But the class of 2012 finished the regular season with a 46-44-1 record. They threw 102 TD passes to only 76 interceptions and 17 300-yard games.

The performance of this class will change how front offices and coaches view playing young quarterbacks. Don't expect the class of 2013 quarterbacks to be sitting on the bench next year. Those days are over.

5. They fell short, but what a year

Week 17 is usually when long standing records have a chance to fall. This year Adrian Peterson cracked 2,000 yards rushing, finishing only 9 yards short of the all-time record.

Could any player be more professional about missing the record? Peterson explained that winning the game and getting into the playoffs was his objective.

The Packers told me they were going to do everything they could to prevent that record falling against them.

Already in possession of the all-time mark for receiving yards in a season, Calvin Johnson needed 108 yards in his final game to reach 2,000 yards. After being held to three catches for 34 yards in their first meeting this year, Johnson had 72 receiving yards -- right at his 10-game average vs. Chicago.

Bears players told me during the week they also were going to do what they could to prevent that record on their watch.

J.J. Watt and Aldon Smith were chasing Michael Strahan's sack record (22.5) and came up short as neither player could get to the QB -- another pair of examples of the opponent (Indianapolis, Arizona) not letting a record be set on their watch.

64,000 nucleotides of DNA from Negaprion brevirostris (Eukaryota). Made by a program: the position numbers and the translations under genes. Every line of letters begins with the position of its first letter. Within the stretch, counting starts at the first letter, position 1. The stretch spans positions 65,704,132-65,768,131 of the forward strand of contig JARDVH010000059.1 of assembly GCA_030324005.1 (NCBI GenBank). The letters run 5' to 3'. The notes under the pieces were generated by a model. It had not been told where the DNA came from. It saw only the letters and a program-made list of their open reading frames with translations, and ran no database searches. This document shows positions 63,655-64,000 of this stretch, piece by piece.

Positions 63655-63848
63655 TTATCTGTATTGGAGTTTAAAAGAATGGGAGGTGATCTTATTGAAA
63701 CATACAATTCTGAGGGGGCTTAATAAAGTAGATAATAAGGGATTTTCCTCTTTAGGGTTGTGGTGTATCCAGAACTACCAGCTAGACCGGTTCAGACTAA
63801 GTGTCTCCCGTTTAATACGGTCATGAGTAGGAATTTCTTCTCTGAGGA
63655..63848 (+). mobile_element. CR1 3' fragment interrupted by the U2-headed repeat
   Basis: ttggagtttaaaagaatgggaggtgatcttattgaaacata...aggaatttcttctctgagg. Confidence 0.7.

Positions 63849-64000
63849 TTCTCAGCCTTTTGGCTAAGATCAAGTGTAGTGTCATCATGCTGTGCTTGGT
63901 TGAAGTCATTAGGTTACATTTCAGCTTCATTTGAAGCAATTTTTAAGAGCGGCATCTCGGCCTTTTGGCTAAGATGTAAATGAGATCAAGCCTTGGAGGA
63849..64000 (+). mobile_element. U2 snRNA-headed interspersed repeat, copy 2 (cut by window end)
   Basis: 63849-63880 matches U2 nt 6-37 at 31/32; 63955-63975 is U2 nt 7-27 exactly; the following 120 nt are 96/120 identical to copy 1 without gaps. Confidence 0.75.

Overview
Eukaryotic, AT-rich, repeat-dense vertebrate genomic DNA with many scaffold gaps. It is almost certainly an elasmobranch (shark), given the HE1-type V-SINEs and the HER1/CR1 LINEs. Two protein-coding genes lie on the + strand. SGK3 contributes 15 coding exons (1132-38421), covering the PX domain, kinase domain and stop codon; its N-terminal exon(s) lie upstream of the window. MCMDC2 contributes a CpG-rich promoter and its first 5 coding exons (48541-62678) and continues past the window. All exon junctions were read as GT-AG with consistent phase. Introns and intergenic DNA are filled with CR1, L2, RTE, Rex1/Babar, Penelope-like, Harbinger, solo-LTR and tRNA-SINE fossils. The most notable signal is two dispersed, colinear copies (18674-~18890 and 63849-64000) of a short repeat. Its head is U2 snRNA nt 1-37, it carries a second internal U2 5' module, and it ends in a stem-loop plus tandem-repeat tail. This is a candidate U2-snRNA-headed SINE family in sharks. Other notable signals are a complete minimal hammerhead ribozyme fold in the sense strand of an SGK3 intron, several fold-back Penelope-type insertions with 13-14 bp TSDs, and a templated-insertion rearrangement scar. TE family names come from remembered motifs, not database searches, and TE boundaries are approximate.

I loved watching all four men race for the record books and I commend the opponents that put up the final stand to prevent the record. A little different than Brett Favre letting Strahan get his record.

6. He lost money on Sunday

I have enjoyed watching Eagles QB Michael Vick. There's no doubt he can be exciting, but he needed a big day Sunday to spark serious interest from any of the other 31 teams in the NFL.

He is going to be 33 next season, he hasn't played a full schedule since 2006 and he now has an 18-18 record as the Eagles' starter. I wonder if there is a team willing to pay him starter money next season. Maybe Andy Reid takes him with him wherever he goes. At this point, the best Vick can hope for is a chance to compete to start on a deal that takes the financial risk off the club and on him.

Teams that need a QB will go through every play of the 2012 season just for starters.

For the Eagles, Vick threw 52 touchdowns in 1,159 attempts (one every 22), was sacked 85 times (one every 14 pass plays) and had 30 interceptions and 32 fumbles.

His final game against the Giants looked like a money loser not a money winner.

Pat Kirwan has been around the league since 1972, serving in a variety of roles. He was a scout for the Cardinals and Buccaneers, a coach for the Jets as well as the team's Director of Player Administration where he negotiated contracts and managed the team's salary cap. He is the author of Take Your Eye Off the Ball: How to Watch Football by Knowing Where to Look, and the host of Sirius NFL Radio's Moving the Chains.